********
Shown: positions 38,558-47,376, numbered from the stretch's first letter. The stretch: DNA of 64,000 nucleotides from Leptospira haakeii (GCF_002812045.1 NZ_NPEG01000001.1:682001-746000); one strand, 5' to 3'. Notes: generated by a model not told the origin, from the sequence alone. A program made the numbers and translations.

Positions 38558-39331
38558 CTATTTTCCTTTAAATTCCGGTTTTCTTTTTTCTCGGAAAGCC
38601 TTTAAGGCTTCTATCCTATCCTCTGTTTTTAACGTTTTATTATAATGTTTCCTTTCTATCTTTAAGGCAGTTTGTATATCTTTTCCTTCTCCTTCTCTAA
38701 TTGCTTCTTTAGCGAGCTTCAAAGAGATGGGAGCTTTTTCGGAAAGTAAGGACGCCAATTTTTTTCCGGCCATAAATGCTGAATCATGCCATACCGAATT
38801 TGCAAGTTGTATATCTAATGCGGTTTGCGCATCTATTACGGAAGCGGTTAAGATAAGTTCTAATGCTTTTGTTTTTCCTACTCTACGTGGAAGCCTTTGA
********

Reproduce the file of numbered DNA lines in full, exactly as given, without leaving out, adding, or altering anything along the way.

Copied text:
Shown: positions 38,558-47,376, numbered from the stretch's first letter. The stretch: DNA of 64,000 nucleotides from Leptospira haakeii (GCF_002812045.1 NZ_NPEG01000001.1:682001-746000); one strand, 5' to 3'. Notes: generated by a model not told the origin, from the sequence alone. A program made the numbers and translations.

Positions 38558-39331
38558 CTATTTTCCTTTAAATTCCGGTTTTCTTTTTTCTCGGAAAGCC
38601 TTTAAGGCTTCTATCCTATCCTCTGTTTTTAACGTTTTATTATAATGTTTCCTTTCTATCTTTAAGGCAGTTTGTATATCTTTTCCTTCTCCTTCTCTAA
38701 TTGCTTCTTTAGCGAGCTTCAAAGAGATGGGAGCTTTTTCGGAAAGTAAGGACGCCAATTTTTTTCCGGCCATAAATGCTGAATCATGCCATACCGAATT
38801 TGCAAGTTGTATATCTAATGCGGTTTGCGCATCTATTACGGAAGCGGTTAAGATAAGTTCTAATGCTTTTGTTTTTCCTACTCTACGTGGAAGCCTTTGA